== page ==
9. Taking real pleasure from the successes of others
HR Leader as the Futurist
Given the turbulent business environment where the Future is no longer a linear extension of the past, what will the Future of Work be most impacted by? How much of a Futurist will the HR Leader be required to be? What meaningful contributions can the HR Leader make if he indeed develops the Futurist/Strategist/Integrator characteristics?
Two megatrends are driving the Future of Work
1. One, organisations are being dramatically reoriented and restructured. The historical view of an organisation as a hierarchy is being replaced by a view of the organisation as a network or an ecosystem. Instead of divisions, functions, or processes, organisations are increasingly being built around teams.
2. The second big shift has to do with a change in work itself. An increasing number of tasks are being accomplished through automation or cognitive computing. To simplify, if we can articulate the process of something, we can automate it. It is easily possible that in the next five to ten years everyone will be working next to and with a smart machine they are yet to see in the workplace.
The question that we are looking at in every company and every industry is, what are the essential and enduring human skills? What are the things that smart machines cannot do? Apparently, Pablo Picasso had said, “Calculating machines are useless; they can only give you answers.” Asking questions is an essential human skill. We are not referring to such a kind of question that can be managed by a chatbot. We are talking about the sorts of creative thinking and inquiry that allows us to frame a problem.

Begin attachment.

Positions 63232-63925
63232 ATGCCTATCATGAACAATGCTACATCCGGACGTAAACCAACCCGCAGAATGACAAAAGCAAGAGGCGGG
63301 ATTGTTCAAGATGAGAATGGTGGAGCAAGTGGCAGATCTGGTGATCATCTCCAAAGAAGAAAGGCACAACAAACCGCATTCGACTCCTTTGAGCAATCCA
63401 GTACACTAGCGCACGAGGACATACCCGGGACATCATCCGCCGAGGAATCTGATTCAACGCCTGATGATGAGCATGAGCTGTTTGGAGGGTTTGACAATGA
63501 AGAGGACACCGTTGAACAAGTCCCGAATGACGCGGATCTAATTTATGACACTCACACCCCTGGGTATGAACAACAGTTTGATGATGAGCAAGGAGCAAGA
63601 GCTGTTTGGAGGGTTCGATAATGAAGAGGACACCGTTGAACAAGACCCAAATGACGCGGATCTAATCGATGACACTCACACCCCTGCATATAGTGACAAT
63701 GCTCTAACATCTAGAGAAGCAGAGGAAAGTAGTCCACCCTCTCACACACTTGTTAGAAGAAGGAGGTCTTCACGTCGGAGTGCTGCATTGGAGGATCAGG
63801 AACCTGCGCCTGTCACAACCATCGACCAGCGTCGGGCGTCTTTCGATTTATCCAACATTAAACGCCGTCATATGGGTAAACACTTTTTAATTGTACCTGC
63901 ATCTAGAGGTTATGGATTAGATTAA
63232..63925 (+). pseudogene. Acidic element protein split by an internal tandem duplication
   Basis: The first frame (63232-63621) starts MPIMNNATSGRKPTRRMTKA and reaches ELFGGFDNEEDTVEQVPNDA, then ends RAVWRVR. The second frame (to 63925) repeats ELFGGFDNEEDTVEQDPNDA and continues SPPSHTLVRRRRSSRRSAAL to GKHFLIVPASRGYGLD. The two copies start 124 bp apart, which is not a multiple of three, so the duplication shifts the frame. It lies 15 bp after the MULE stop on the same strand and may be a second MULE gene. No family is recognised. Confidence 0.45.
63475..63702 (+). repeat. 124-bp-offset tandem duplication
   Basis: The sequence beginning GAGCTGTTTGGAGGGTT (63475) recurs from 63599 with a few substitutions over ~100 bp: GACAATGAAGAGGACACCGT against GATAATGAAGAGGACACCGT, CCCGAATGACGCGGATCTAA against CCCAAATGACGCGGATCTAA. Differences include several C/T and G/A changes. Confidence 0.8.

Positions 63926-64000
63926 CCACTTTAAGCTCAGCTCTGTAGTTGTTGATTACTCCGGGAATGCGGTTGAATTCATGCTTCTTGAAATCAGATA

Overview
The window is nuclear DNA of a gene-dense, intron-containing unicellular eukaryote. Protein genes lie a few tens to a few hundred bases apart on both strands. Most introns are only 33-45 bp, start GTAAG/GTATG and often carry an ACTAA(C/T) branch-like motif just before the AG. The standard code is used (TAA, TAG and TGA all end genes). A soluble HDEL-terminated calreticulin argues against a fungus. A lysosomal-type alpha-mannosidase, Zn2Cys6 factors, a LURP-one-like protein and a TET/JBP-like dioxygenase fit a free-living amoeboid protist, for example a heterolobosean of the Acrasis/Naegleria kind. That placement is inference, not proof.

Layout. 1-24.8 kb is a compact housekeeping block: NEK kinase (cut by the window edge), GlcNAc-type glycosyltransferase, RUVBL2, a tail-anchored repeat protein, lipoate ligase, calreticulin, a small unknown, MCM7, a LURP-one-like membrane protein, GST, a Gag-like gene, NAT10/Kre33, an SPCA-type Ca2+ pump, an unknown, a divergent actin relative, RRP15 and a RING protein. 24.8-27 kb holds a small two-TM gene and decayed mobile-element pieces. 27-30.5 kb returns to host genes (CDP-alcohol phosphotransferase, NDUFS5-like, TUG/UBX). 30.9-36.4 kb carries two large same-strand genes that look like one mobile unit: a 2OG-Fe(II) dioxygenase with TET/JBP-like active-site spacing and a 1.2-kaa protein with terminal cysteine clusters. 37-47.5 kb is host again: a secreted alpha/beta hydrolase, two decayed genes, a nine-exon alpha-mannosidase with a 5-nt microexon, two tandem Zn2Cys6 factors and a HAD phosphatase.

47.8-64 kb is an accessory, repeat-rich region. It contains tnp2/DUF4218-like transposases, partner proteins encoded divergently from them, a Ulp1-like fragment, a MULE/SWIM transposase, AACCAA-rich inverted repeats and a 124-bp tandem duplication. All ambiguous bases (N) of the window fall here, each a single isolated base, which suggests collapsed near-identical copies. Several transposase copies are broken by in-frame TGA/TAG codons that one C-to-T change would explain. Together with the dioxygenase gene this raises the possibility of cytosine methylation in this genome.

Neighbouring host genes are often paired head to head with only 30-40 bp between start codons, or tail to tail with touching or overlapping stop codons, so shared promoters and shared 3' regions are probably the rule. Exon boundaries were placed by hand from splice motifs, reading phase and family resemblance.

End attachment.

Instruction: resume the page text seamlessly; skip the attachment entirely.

In Quotes “Apparently, Pablo Picasso had said, “Calculating machines are useless; they can only give you answers.” Asking questions is an essential human skill. We are not referring to such a kind of question that can be managed by a chatbot.”
For a range of reasons, the problems confronting businesses and the public sector are much more complex and multi-disciplinary. The complexity of the problems and the pace of change indicates that we need to work collaboratively, in teams. Working in teams is in itself an essential human skill.
The relationship that we are developing with smart machines is different than before. We are getting a glimpse beyond the digital native to the AI native who does not think twice about talking to their phone or any other device. We are reaching a point where natural language interaction—talking to our machines, our machines talking to us—is rebalancing work roles, and the ways machines and people can augment each other.